Bappi Lahiri, an Indian film composer who combined the melodrama of Bollywood film plots with the flamboyance of disco’s electronic orchestra sound, setting off a pop craze in India that earned him the nickname “Disco King,” died on Feb. 15 in Mumbai. He was 69.
The cause was obstructive sleep apnea, said his son, Bappa, who was his arranger, manager and bandmate.
Mr. Lahiri was an up-and-coming pop musician in 1979 when he traveled to the United States to play a series of gigs for Indian American audiences. While there, he toured nightclubs in San Francisco, Chicago and New York and caught the final months of American disco fever. In New York, he bought a Moog synthesizer, multiple drum machines and so much other music equipment that it filled two taxis.
On returning home, his experiments with those instruments culminated with a career-making soundtrack to a hit movie, “Disco Dancer” (1982). It was a musical in a disco style — insistent bass lines under soaring horns and strings — and a declaration of love to the genre. In one scene, a frenzied crowd and the protagonist, a superstar disco musician, spell out the word “disco” and chant it.
“Disco Dancer,” which traces the rise to stardom of a young street urchin named Jimmy and his fights with a family of thuggish plutocrats, became the first Indian movie to earn 1 billion rupees (about $230 million in today’s dollars), and its soundtrack helped fuel disco mania in India.
It also supercharged the career of its sad-eyed, bouffant-wearing star, Mithun Chakraborty, and produced two of the catchiest dance tunes in the history of Indian pop, each sung by Mr. Chakraborty onscreen: “I Am a Disco Dancer” and “Jimmy Jimmy Jimmy Aaja.”
Long after the movie was shown in theaters, those songs endure across India. At weddings they’re known to inspire everyone from aging aunties to pals of the groom to boogie onto the dance floor.
Mr. Lahiri would undergird many of his disco songs with a recognizably Indian melody, and he soon realized that he had hit on a winning formula, leading to 1980s hits like “I Am a Street Dancer,” “Super Dancer” and “Disco Station Disco.” He earned a place in the Limca Book of Records, which notes worldwide achievements by Indians, by recording the soundtracks to 37 movies in 1987 alone.
He also developed a mega-celebrity’s fashion sense inspired by his boyhood reverence for Elvis. The look included tinted sunglasses worn indoors and out, velvet track suits and shiny jackets swaddling his pillowy bulk, and a mound of gold jewelry hanging from his neck.
“I remember once a man refused to accept that I am Bappi Lahiri,” he once told The Times of India, “because I was wearing a coat to protect myself from cold and he couldn’t see my gold chain.”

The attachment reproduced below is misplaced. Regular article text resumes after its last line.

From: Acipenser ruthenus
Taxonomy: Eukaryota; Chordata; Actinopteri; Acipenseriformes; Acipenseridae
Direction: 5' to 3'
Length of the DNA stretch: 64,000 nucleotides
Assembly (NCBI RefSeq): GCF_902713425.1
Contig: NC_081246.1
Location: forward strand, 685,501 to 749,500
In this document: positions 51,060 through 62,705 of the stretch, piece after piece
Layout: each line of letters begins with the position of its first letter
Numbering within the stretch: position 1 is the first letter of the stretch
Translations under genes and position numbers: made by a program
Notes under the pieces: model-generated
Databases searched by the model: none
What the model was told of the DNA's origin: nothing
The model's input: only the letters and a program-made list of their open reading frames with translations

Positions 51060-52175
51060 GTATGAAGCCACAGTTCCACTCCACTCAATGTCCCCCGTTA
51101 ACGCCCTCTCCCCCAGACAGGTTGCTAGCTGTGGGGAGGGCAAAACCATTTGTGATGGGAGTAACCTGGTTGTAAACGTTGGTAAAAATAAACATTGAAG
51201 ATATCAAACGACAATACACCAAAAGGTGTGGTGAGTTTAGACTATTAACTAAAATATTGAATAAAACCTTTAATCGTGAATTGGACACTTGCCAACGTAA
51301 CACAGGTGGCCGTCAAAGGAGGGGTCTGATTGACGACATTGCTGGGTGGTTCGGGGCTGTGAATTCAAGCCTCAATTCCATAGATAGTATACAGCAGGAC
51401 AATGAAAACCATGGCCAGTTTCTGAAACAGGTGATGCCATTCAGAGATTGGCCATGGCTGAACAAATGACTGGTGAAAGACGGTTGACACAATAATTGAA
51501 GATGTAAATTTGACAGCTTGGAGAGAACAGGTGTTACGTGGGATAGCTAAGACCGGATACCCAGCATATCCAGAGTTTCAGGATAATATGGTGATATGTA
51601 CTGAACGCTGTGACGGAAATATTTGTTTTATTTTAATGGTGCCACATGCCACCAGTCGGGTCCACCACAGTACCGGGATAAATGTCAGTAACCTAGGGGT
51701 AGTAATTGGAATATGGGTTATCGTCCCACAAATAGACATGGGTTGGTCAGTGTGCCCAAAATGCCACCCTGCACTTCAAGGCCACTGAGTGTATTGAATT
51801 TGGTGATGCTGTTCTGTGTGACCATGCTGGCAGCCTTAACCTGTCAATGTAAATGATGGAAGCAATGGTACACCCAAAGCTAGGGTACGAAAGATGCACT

Bappi Lahiri was born in Calcutta (now Kolkata) on Nov. 27, 1952. His parents, Aparesh Lahiri and Bansur (Chakravarty) Lahiri, were singers who met while performing for the public broadcaster All India Radio. As a child Bappi showed talent playing the tabla, a traditional Indian drum, and, at the recommendation of the popular singer Lata Mangeshkar, he studied with the tabla master Samta Prasad.
His family moved to Bombay (now Mumbai) when he was a teenager to further Bappi’s career. There he found a powerful ally in the family’s spiritual guru, Amiya Roy Chowdhury, who gave him a letter of introduction to the Bollywood star Dev Anand.
Mr. Lahiri’s decades-long composing career ranged beyond disco to encompass Indian classical forms like ghazal as well. In all, he is believed to have composed about 9,000 songs that appeared in 600 or so movies. In his most productive periods he would book four studios in a single day and use as many as 100 musicians for one song.
In addition to his son, Mr. Lahiri is survived by his wife, Chitrani (Mukherjee) Lahiri, whom he married in 1977; his mother; a daughter, Rema Bansal; and two grandsons.
Though interest in disco had faded in the United States by the time Mr. Lahiri gained fame, he became a central part of the disco phenomenon elsewhere, particularly the Soviet Union. “Disco Dancer” was among the most popular films in the U.S.S.R., and Mr. Lahiri’s songs still serve as standards in musical shows on Russian television.
During the 2018 soccer World Cup in Russia, a journalist with India’s Express News Service found the country full of “Jimmy” fans.
“Everyone knows him where I come from,” one local fan, identified only as Yuri, was quoted as saying as he took out his phone. “Let me show you which of his songs is my favorite.”